First, some background: There are many useful sources of information for contractors who need to hire an attorney when it comes to contract litigation and collection efforts. However, a contractor who needs to hire an attorney to defend his contractor’s license before the Contractors State Licensing Board (“CSLB”) faces a much more difficult task: few in the public, including the contractor’s widest connections, will recognize A licensing attorney skilled and experienced enough to make a recommendation. However, the stakes in contractor licensing law issues can be prohibitively high — far above the general stakes in a misdemeanor criminal trial or a routine commercial dispute that evolves into a civil lawsuit.
The critical degree of risk in the contractor licensing case is obvious: Contractors devote significant time to costly and highly specialized education and/or apprenticeship programs. He or she has been studying for months and taking a difficult and expensive exam. Then, after years of climbing a steep learning curve and investing a lot of money to develop a viable contracting business. For a contractor suddenly facing a license suspension, loss of a license means loss of a job and means of livelihood, which may be the only such means for which an individual contractor is qualified or employable. For sole proprietorships, revocation of a license means closing the business and forfeiting all income, while also incurring the many ongoing costs of doing business. Few civil lawsuits concern a person’s entire income and ability to earn a living. By this standard, licensing law is the ultimate high-risk area. However, it is still practiced out of the public eye, and few who need the “best” licensed attorney know how to find a competent one. This article is provided to fill that need.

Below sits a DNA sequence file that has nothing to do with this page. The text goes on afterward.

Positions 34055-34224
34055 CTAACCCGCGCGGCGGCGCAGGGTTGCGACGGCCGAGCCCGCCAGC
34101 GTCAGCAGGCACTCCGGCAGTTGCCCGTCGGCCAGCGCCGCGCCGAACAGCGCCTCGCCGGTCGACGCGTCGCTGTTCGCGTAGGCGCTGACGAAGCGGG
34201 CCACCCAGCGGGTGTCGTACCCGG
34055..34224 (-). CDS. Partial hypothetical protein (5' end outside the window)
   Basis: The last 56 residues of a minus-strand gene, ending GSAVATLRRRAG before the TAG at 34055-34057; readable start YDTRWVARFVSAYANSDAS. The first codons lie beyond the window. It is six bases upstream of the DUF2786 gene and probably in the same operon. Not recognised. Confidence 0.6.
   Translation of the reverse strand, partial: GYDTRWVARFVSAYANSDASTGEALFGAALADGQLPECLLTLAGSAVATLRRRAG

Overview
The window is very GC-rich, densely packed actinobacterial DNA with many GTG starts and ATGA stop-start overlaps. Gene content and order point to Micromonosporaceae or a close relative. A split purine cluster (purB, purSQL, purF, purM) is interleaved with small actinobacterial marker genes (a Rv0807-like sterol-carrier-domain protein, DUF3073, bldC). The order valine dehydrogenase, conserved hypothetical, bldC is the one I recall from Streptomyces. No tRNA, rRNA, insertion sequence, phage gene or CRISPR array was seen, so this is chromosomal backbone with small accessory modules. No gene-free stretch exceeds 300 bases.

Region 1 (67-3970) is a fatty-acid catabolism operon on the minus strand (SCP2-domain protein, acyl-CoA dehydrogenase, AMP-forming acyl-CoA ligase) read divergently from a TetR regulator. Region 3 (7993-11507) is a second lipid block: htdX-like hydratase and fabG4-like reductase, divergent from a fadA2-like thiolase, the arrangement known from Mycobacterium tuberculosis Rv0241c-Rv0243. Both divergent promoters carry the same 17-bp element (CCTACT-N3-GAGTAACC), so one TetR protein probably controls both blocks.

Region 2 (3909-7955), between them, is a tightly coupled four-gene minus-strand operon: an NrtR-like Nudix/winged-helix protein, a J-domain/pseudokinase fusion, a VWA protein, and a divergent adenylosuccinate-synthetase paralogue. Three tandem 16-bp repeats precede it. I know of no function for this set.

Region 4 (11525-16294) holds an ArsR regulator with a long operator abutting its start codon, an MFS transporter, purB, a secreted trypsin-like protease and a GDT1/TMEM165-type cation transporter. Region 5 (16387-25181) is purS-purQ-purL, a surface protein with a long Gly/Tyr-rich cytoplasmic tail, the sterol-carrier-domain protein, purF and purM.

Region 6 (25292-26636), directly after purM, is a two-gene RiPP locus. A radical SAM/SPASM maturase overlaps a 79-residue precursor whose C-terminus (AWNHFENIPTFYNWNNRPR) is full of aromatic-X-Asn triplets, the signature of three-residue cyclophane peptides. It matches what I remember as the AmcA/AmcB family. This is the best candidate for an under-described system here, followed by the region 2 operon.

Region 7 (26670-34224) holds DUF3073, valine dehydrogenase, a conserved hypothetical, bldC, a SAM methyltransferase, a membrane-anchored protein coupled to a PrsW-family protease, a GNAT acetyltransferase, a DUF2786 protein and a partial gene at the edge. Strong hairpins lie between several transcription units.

Why a punch list?
Punch list. All contractors use them. It is a document used by the construction industry to organize the smooth completion of construction projects. Listed here is a “Punch-List” of successful contractor organization permits. The listed criteria are task oriented – meaning this is a checklist of things a skilled licensing agent should do. It is not a list of necessary personal characteristics or qualities. To be sure, a good mind, a wide range of specific similar experiences, hard working habits, impeccable honesty and strong communication skills are all essential. But there’s no need to draw up a punch-list for these attributes—everyone can know that these qualities are essential. Instead, this punch list lays out what you need your licensed attorney to do in your case. Of course, the facts and circumstances of each case vary, and each case raises issues that require specific decisions and actions by contractors’ attorneys. But based on over 30 years of experience, there is actually a recognizable “punch-list” of legal services that consistently positions a client’s case for the best possible outcome. So, aside from the special requirements of your unique licensing law issue, here’s what your potential licensing agent needs to advise in your situation:
List of valid contractor licensing law representatives:
1. Early, comprehensive and thorough fact-gathering: